At 07:10 AM 10/10/2007, Pete Smith wrote:|
Thanks, Dave - I didn't recall that discussion, but then I don't remember a
lot of things these days, hi.
Here is a old post from Ward to towertalk where he discusses the problem
with the tested XA:
X-Authentication-Warning: gonzo.wolfenet.com: hwardsil owned process doing
Date: Tue, 29 Aug 2000 07:37:28 -0700 (PDT)
From: Ward Silver <hwardsil@WOLFENET.com>
To: Towertalk Reflector <email@example.com>
Subject: [TowerTalk] KT34XA Measured Behavior
X-Sponsor: W4AN, KM3T, N5KO & AD1C
As the Cheif Measurer and Report Writer for the tribander tests, I thought
I should stick my two cents in...
We were also puzzled by the measurements. KLM, which was in the final
stages of life support at that time, was mute on the subject. Because the
antenna had been shown to work at W7TSQ's QTH and because the antenna did
work in some segment of all bands measured, we went ahead with the data.
We also pointed out that it behaved strangely on 15. All reasonable to
Then an interesting thing happened...
When I gave our talk - people started coming up to me and saying things
like, "My KT34XA acts JUST LIKE THAT!" They had tried everything you can
think of to fix it and had essentially given up. The factory had been
completely unhelpful. There were no answers. Others said, "Baloney - mine
is perfect!" Everyone had, to the best of their knowledge, assembled it
per specification to the tenth of an inch. What in the wide world of
sports was a-goin' on here?
Then another chance conversation with DL2FBU (I think) and others at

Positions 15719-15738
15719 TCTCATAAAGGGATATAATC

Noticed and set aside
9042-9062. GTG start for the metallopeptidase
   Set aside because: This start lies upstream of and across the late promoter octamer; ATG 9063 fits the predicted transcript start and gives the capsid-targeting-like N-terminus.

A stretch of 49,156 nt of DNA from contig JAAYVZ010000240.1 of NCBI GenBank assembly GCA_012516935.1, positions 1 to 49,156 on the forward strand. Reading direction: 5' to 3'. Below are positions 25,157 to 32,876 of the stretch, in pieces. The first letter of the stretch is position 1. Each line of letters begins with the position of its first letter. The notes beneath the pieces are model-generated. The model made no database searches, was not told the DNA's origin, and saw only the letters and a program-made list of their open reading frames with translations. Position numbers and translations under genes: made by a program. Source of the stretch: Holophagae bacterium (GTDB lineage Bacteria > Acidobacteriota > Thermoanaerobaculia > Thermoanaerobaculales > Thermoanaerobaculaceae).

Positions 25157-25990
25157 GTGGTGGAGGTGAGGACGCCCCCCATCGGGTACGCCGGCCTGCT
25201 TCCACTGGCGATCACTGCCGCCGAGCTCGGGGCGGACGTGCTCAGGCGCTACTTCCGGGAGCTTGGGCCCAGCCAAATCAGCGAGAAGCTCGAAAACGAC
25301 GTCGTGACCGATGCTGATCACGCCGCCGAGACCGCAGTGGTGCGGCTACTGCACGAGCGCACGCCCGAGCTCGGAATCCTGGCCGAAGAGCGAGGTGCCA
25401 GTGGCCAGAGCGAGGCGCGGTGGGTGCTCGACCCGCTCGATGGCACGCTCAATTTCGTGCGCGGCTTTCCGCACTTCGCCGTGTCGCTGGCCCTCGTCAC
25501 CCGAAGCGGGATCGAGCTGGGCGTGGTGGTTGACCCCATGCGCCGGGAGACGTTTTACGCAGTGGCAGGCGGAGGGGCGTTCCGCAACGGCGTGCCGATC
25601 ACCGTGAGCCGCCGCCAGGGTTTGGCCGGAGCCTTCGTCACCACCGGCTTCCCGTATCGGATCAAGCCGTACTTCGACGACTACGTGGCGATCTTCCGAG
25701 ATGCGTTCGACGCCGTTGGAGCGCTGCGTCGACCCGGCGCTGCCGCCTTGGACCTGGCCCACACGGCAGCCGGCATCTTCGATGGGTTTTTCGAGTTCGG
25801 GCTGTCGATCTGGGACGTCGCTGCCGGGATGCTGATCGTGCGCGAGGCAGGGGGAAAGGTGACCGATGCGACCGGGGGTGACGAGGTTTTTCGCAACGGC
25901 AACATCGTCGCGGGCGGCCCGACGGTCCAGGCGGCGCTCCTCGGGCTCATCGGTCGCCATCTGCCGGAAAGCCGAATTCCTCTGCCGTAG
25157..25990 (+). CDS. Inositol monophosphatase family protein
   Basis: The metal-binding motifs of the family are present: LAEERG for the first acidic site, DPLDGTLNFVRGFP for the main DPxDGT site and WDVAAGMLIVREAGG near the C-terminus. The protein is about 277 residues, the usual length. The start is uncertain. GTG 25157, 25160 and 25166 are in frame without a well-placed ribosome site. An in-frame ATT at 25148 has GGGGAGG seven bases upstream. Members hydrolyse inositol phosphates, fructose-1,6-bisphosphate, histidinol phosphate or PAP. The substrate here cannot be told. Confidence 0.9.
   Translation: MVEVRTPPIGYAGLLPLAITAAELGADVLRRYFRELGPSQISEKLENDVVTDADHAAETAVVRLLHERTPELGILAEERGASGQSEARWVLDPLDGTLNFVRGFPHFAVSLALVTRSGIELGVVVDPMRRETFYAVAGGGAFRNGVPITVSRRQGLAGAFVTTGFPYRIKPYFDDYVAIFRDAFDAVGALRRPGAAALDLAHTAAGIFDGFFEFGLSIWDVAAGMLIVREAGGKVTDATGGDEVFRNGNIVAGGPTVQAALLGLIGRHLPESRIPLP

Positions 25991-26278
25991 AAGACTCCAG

Dayton. Turns out that a batch of these strange XA's had turned up in
Europe, as well, and the Germans had traced it to improper tubing
thicknesses in the 15-meter capacitor sections. Too-thick tubing
increases the capacitance between the inner and outer sections, lowering
the tuning point of the elements sufficiently to cause the observed
behavior. Trouble was, nobody at the factory would 'fess up to this, even
after the company went belly up.
To make a long story less long, a very subtle shift in a critical element
was inadvertently made in a batch of XA's. Everything can be assembled
EXACTLY by the book and the results will be as shown in our report - it
has NOTHING to do with attention to detail. If you have one of these
antennas, you will have to replace the improper tubing with material of
the correct wall thickness to restore order.
I have spoken to Mike Stahl of M2 about it and am writing a short article
that will, hopefully, alert owners of the mutant XA's to the problem. He
is deciding what to do about offering a kit to fix the old XA's, although
it will likely wind up being cheapest to just offer a 34-to-36 conversion
This was exactly the effect desired for creating a publishing a protocol
and test data. Along with a discussion of testing and relative behavior,
anomalous performance could also be identified and discussed. Perhaps
with the publication of the article and M2 offering a conversion kit, we
can help owners of the defective XA's get their money's worth on 15 and be
73, Ward N0AX
> Well, I saw the numbers they came up with on 15 and they were ridiculously
> poor, especially the F/B. It doesnt take a test range to figure out that
> something was amiss.
> While the 34's are tough to assemble correctly, I've now built (actually
> rebuilt since all of them were bought used) 3 of them and have had not real
> trouble from any of them...and they worked just fine the first time out with
> no adjustments necessary. While I did a lot of new things to my latest XA,
> even my earliest attempt is still working just fine.
> As with any complex/intricate project, you must pay absolute attention to
> detail to obtain success.
> 73, TY K3MM
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